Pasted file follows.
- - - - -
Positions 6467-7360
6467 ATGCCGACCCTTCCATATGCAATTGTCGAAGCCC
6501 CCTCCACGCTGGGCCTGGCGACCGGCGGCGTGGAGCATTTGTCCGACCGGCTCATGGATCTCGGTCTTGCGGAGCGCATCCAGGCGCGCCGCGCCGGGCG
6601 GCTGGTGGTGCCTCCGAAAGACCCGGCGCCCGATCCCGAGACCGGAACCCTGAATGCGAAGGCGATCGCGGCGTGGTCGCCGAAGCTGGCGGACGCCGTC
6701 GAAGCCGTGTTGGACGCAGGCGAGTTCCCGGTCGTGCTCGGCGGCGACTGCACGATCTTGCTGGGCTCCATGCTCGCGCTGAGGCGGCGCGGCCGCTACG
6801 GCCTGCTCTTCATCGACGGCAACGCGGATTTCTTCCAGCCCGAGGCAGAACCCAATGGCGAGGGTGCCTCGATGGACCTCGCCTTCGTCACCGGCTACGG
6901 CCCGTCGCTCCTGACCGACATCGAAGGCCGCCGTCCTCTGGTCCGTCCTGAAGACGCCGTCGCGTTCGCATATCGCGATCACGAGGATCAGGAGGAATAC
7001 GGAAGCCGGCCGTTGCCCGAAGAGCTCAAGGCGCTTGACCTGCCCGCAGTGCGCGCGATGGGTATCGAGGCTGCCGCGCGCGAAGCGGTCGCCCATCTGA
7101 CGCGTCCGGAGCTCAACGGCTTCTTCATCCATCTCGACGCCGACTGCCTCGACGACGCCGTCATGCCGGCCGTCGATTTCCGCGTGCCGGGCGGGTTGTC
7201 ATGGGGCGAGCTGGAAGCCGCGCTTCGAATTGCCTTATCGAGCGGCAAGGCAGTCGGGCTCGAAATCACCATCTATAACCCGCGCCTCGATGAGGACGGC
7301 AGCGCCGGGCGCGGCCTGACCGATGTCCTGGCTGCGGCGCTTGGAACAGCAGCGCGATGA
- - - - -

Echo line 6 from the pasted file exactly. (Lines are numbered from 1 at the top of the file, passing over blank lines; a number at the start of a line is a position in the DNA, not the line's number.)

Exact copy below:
6801 GCCTGCTCTTCATCGACGGCAACGCGGATTTCTTCCAGCCCGAGGCAGAACCCAATGGCGAGGGTGCCTCGATGGACCTCGCCTTCGTCACCGGCTACGG